Officials hope to slow traffic, reduce crashes around high-traffic intersection
Utilizing federal and state funding, the city and state are moving forward together with plans to improve safety on Routes 28 and 38, including raised crosswalks, separated bike lanes, and additional traffic signals.
Made more urgent by recent pedestrian fatalities, the project focuses on McGrath Highway from Broadway to Mystic Avenue, and Mystic from Kensington Avenue to Temple Street—an area designated by the state as a “top 200 crash location.”
Officials from the Massachusetts Department of Transportation hosted a virtual informational meeting last Thursday, June 2, to provide an update on the proposed street and intersection redesigns, as well as improvements recently made.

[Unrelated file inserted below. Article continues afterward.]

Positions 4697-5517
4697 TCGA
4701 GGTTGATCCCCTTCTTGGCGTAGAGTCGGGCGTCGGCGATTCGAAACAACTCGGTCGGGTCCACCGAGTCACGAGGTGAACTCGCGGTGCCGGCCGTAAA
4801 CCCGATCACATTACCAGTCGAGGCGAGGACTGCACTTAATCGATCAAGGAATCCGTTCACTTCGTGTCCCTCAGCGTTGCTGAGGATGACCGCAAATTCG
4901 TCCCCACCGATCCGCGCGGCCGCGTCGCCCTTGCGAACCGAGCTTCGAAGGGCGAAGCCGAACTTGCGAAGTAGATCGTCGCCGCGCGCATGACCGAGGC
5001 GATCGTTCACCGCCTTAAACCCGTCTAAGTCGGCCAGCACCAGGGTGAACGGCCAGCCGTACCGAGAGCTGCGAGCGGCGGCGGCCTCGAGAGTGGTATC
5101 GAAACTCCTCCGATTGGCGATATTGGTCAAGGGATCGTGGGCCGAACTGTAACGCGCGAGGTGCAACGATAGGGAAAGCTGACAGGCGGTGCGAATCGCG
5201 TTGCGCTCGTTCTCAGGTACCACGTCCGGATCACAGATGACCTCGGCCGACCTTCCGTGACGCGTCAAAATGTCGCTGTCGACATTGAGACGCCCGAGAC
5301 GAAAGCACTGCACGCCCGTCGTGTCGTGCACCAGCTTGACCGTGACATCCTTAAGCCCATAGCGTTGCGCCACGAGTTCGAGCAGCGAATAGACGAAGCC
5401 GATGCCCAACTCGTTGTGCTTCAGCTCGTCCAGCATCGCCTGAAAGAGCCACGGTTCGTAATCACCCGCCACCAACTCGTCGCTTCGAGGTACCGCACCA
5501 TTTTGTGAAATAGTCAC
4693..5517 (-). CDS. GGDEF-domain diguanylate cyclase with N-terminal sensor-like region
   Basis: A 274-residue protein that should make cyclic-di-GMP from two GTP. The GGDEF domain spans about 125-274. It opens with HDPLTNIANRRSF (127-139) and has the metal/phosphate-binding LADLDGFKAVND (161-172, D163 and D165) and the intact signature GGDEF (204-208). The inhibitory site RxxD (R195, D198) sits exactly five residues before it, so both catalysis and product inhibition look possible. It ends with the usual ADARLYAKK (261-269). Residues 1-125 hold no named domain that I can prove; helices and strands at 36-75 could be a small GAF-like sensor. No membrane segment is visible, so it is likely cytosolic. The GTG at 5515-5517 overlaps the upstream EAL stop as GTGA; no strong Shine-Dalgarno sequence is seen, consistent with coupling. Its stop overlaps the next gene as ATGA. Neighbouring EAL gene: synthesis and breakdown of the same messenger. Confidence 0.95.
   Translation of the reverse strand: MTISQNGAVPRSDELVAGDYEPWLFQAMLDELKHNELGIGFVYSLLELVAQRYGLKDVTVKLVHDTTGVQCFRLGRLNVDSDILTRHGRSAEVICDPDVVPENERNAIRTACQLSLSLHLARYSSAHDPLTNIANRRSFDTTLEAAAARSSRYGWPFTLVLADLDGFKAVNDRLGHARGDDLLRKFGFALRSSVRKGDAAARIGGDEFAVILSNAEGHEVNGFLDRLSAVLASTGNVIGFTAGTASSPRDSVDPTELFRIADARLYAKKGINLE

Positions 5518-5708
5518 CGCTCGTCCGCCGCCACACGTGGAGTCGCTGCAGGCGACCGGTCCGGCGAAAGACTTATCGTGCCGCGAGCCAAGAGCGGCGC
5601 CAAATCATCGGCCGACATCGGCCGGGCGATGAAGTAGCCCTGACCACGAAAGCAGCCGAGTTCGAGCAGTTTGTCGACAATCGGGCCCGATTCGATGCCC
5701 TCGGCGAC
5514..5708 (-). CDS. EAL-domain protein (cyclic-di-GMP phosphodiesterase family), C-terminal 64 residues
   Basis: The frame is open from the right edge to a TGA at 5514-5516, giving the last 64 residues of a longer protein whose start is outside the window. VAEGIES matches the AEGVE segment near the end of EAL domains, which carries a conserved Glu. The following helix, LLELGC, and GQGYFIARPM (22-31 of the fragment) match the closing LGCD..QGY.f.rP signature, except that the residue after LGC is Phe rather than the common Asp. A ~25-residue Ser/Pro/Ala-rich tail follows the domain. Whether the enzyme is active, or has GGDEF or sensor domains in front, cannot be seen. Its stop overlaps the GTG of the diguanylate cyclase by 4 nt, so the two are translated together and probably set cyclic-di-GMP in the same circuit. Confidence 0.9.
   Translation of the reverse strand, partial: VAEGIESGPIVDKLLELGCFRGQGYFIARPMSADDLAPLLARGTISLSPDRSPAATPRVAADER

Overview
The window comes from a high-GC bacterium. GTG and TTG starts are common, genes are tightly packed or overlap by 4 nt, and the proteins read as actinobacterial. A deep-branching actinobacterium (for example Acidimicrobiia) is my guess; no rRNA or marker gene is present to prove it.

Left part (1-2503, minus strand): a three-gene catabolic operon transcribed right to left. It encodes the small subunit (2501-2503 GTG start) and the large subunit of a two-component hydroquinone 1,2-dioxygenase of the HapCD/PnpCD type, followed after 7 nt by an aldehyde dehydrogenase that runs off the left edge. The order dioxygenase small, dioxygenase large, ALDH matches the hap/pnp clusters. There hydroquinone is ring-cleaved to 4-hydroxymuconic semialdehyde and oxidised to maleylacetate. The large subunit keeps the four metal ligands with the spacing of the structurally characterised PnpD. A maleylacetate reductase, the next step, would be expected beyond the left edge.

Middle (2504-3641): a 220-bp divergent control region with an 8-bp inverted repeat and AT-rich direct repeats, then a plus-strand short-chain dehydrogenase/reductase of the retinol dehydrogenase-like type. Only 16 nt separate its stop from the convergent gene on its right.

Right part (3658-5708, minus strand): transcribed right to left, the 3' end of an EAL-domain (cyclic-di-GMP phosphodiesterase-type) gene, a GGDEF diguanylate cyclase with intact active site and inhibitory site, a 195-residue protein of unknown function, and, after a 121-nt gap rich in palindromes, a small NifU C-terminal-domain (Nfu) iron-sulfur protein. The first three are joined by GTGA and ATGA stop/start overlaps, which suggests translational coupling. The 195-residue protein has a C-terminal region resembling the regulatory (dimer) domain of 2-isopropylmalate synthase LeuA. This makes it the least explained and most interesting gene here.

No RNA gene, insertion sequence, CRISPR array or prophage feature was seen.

MassDOT Project Manager David Shedd explained that his team had previously presented the project at a virtual public meeting in December 2020. Since then, some segments of the project were removed from the federally funded Transportation Improvement Program proposal. Those segments, deemed more urgent, were fast-tracked, using state funding to address safety issues. Removing them from the TIP project got them done faster, Shedd said.
“This project started out with a robust planning study. During this stage of the project, there were several meetings with local stakeholders, including several of the local bicycle advocacy groups, City officials, and MBTA. The result of this planning stage was a report with recommendations for improvements to be included in the TIP project,” said Shedd.